As our area lay below the flight path of British and American bombers, we often saw leaflets and incendiary bombs being dropped. Those bombs, shaped like large portions of ice cream in a waffle, were dropped at night and burst into flames automatically and noiselessly two hours after sunrise. The contents of the leaflets varied. For instance, a single page leaflet showed on one side a heap of German Iron Crosses of all classes, and on the other a huge cemetery with white grave crosses – without any comment. Another showed a typical page of the Völkischer Beobachter with a picture of Goebbels, accompanied by an excerpt from one of his propaganda speeches, stating that the world must be prepared for every German family to sacrifice one member on the altar of war. This was meant to show the Germans how light-heartedly Goebbels was prepared to send to death eight million of their people. Yet another leaflet, dropped towards the end of the war, warned all Germans employing foreign forced labour, that after the war any ill-treatment of these labourers and prisoners of war would be punished with all the severity of the law. These leaflets assiduously collected and destroyed by German authorities, made a great impression on the German population.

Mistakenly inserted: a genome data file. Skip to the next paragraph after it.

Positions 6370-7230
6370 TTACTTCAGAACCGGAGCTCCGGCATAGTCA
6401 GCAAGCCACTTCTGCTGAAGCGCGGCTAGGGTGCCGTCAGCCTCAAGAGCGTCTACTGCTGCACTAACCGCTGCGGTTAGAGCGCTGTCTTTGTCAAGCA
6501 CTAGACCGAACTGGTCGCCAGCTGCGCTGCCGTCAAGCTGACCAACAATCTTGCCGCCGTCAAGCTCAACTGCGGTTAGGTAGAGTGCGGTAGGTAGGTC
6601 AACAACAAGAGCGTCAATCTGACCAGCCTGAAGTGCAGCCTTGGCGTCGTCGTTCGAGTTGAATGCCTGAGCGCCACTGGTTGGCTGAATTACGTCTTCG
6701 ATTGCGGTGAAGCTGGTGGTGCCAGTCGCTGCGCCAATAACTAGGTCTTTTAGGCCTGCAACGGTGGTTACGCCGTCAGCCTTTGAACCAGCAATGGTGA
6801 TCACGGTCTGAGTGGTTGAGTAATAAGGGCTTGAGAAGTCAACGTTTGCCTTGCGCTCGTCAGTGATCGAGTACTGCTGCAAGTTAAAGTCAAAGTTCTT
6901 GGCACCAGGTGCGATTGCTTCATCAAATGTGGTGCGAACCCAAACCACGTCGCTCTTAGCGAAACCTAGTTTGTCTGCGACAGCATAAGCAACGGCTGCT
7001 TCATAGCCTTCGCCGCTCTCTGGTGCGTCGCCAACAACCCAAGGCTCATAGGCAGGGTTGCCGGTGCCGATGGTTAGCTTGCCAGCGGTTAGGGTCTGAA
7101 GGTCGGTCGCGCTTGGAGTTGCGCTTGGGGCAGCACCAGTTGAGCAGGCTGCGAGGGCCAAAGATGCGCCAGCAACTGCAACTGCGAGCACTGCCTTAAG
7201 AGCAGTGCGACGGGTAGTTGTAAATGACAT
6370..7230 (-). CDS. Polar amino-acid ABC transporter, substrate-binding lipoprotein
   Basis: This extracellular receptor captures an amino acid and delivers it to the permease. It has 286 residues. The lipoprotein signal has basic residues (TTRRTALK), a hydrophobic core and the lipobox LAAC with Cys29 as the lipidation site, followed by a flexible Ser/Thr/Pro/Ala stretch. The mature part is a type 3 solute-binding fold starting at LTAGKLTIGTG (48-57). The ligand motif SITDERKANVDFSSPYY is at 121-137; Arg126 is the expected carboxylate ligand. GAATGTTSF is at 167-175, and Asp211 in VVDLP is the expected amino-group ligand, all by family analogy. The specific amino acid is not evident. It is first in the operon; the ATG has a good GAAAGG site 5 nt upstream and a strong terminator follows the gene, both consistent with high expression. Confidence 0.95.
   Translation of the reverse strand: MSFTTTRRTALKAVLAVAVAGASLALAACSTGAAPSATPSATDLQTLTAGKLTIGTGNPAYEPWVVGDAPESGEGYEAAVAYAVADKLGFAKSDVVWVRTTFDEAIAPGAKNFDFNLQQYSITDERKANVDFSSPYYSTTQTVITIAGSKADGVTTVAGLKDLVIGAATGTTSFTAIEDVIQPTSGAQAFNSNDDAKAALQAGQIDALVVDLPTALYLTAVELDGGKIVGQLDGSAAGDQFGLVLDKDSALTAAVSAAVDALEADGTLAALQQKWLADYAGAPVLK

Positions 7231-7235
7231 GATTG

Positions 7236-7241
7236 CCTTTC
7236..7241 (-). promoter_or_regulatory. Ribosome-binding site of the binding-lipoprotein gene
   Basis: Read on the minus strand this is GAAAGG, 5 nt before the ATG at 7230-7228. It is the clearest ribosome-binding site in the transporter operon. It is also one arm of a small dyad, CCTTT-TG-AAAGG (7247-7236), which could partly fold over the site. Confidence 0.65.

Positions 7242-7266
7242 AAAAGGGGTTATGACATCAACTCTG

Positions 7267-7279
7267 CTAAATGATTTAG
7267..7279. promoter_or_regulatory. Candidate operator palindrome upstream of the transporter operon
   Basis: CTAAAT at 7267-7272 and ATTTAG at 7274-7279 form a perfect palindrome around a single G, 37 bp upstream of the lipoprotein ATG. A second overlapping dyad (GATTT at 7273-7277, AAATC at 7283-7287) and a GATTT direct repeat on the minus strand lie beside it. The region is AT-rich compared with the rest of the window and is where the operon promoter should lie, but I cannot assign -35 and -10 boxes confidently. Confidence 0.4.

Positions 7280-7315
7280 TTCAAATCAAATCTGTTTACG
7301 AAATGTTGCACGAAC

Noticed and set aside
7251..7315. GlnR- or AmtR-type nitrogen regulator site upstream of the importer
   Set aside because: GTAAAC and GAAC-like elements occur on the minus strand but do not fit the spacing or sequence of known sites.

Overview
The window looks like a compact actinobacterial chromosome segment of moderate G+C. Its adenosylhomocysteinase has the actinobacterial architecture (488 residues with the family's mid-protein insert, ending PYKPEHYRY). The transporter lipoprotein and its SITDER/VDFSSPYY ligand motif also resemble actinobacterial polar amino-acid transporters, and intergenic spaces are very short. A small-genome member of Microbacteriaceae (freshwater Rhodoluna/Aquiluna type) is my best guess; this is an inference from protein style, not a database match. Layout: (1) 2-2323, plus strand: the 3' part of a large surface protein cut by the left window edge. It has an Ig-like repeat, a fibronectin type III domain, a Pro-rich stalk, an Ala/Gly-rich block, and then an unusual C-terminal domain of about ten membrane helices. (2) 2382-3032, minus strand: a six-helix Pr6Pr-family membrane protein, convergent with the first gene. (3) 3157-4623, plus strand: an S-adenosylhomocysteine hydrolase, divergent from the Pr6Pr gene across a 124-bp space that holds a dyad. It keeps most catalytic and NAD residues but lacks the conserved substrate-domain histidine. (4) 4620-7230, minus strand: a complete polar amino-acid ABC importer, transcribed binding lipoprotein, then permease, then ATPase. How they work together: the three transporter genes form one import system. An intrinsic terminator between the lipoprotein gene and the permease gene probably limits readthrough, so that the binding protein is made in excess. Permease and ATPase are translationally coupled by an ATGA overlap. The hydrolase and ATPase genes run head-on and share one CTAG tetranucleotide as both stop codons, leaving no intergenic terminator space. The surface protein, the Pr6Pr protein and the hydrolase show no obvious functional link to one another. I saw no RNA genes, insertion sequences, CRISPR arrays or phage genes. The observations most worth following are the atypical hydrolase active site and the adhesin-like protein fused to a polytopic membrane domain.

We were well informed about the current situation on all the fronts, as the Germans forgot about a radio left in former German recreation room. The German workers were no longer there, but we eagerly listened every night to the Polish broadcasts from London. We delighted in the highly significant news about the Nazi defeat at Stalingrad. The Germans who used greet one another with the salute "Heil Hitler” changed now to “Grüss Gott”.
We were 124 kilometres distant from Berlin, but we watched from the rooftops the nightly air raids on the city, though all we could see were the magnificent light effects.